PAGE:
Mistakes, We Have Mistakes

Taxes, especially payroll taxes, are among the most complex, confusing, and important problems faced by pressure cleaning business owners and managers. Every employer must ensure the correct amount of taxes are withheld from employees’ paychecks as well as understand the contributions they are required to make.

There are also state and local requirements where deposit and reporting dates should be checked. Late payments may come with penalties and accrued interest from local, state, and federal agencies. Naturally, every business should be registered with the proper authorities and tax identifying numbers obtained.

Depending on whether an employee quits or is fired, there are a number of states that require employers to give the departing employee his or her final paycheck in a fairly short period of time. Even if no employee departures are anticipated, planning ahead can avoid those costly penalties.

Owners, managers, and executives of both large and small pressure cleaning businesses dread the thought of audits. Should an audit occur, good business records, especially payroll records, can help with survival. An employer is required to retain payroll records for at least three years. Some states require those records to be held even longer.

And, don’t forget the other potential payroll problems. The Fair Labor Standards Act (FLSA), for example, requires the payment of a premium for overtime. Calculating overtime can be confusing since state and local wage and hour laws may come into play. The old standard of “anything over 40 hours in a week” being considered as overtime has, in many instances, been usurped by daily overtime (one and a half times the regular rate of pay) and double time (twice the regular rate of pay).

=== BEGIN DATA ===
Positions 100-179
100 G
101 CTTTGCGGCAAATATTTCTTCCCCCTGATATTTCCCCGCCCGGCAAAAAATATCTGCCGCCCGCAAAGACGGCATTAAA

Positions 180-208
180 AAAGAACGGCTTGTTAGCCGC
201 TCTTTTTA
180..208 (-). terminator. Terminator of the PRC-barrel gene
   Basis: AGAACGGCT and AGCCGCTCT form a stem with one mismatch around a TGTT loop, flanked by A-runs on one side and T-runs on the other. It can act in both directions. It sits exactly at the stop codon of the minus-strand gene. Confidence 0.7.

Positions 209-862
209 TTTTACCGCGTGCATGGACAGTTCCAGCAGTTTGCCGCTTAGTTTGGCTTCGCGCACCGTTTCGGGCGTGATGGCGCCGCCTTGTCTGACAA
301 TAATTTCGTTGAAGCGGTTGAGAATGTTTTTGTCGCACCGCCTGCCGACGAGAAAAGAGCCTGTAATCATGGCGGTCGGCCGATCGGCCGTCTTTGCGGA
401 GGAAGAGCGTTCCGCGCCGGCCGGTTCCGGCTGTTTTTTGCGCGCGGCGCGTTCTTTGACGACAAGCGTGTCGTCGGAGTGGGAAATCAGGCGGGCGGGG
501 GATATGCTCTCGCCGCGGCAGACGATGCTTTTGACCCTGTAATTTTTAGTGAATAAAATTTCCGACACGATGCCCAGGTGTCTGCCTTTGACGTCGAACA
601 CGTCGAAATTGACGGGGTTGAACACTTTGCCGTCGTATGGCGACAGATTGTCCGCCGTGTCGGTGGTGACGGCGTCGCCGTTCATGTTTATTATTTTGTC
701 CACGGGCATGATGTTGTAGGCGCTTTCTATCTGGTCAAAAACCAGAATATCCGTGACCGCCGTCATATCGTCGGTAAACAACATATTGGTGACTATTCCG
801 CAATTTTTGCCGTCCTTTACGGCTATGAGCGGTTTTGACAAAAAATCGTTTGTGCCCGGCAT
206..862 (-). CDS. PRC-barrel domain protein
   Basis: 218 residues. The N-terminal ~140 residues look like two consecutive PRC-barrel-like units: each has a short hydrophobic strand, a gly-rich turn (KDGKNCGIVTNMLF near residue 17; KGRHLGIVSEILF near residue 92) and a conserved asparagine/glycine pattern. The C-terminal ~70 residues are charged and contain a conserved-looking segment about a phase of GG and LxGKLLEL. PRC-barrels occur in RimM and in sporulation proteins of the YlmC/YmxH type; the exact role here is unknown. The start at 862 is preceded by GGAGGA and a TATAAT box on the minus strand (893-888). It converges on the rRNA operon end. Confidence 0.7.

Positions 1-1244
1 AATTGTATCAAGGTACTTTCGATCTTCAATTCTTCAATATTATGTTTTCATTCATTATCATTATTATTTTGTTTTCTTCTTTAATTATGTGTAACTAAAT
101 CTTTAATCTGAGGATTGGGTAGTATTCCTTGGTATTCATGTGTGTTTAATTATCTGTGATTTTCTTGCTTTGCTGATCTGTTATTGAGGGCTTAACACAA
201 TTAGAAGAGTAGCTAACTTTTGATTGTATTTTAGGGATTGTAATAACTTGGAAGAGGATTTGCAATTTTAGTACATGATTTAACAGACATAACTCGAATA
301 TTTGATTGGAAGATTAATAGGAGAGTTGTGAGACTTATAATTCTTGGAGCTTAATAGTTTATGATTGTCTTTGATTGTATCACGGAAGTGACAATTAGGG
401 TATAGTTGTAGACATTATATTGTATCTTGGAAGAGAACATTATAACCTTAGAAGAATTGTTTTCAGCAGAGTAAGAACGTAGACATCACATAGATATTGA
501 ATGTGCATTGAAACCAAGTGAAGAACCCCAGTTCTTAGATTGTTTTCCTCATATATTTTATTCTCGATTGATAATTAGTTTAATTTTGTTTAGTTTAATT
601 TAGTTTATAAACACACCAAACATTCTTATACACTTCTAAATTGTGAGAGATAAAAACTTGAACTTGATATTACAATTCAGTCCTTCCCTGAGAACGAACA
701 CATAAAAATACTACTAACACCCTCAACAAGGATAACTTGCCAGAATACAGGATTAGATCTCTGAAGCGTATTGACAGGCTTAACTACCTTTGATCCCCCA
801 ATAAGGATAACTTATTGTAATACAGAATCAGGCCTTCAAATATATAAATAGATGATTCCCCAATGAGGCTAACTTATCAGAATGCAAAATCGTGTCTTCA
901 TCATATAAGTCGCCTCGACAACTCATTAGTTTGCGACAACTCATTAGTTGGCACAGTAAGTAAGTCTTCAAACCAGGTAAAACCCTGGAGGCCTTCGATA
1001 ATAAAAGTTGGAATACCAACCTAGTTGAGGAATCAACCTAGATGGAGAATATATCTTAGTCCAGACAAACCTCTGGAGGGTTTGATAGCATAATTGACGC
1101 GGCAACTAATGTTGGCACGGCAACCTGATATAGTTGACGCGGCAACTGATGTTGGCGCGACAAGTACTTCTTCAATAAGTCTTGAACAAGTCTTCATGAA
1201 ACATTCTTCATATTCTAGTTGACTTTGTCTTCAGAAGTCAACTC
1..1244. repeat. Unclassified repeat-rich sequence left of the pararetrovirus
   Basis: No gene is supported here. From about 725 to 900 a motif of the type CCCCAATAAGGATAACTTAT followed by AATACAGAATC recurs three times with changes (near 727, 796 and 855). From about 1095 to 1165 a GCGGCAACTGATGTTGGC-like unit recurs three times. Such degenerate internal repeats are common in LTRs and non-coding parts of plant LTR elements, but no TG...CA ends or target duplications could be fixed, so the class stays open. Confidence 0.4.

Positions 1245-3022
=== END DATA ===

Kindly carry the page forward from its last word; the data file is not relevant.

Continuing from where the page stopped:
The Caps, Enough is Enough

The term “Social Security tax” or “Old Age, Survivors, and Disability Insurance” (OASDI) are often confused with “FICA taxes,” which include both Social Security and Medicare taxes. The maximum amount of wages subject to OASDI is now at $132,900 for 2019. The OASDI tax rate is 6.2 percent, meaning an employer paying wages up to or above the maximum will pay $8,239.80 with an equal amount withheld from the employee’s wages. Self-employed individuals pay tax at a 12.4 percent rate up to the same limit.

While the OASDI or Social Security tax is subject to a dollar limit, which is adjusted annually for inflation, there is no ceiling on the 1.45 percent portion of the Medicare tax. Employers must continue to withhold and pay the Medicare tax regardless of how much an employee is paid. And, high-income taxpayers—but not employers—are subject to a Medicare surtax (0.9 percent) withheld from wages that exceed $200,000, or $250,000 for married taxpayers.

Recent Changes

The rules have changed in the area of fringe benefits. These are among those changes affecting the payroll:

Adoption assistance. The tax-free benefit is up to $14,080 in 2019. This benefit is exempt from income tax withholding although still subject to FICA and Federal Unemployment Tax Act (FICA) taxes.

Health Savings Accounts (HSAs). A pressure washing business with a high deductible health plan can contribute to an employee’s HSA account. This benefit, which is tax-free to employees and exempt from employment taxes, is capped at $3,500 for self-only coverage and $7,000 for family coverage in 2019.

Qualified small employer health reimbursement arrangements (QSEHRAs). A business not subject to the employer mandate can reimburse employees for the individually obtained health coverage up to a set amount for the year. In 2019, the cap was $5,150 for self-only coverage and $10,450 for family coverage.

Transportation fringe benefits. An employer cannot deduct the cost of transportation fringe benefits. If, however, the pressure cleaning business continues to provide free parking, van pooling, or monthly transit passes, employees can receive a benefit, tax-free, up to $265 per month.

Many employers routinely reimburse employees for driving their personal vehicles for company business. If the remibursement is done under an accountable plan in an amount that’s no more than the IRS standard mileage rate, there is no taxable compensation reportable to employees or subject to payroll taxes. The mileage rate for 2019 is 58 cents per mile (up 3.5 cents from 2018).

Forget Me Not

Every employer needs to with-hold the right amount of taxes from employees as well as understand the amounts the employer must contribute.

In fact, understanding the basic rules for withholding payroll taxes—and paying those withheld amounts—on the wages of all employees in the pressure cleaning business is a good start. Guidance and advice from a competent, qualified advisor is virtually a necessity.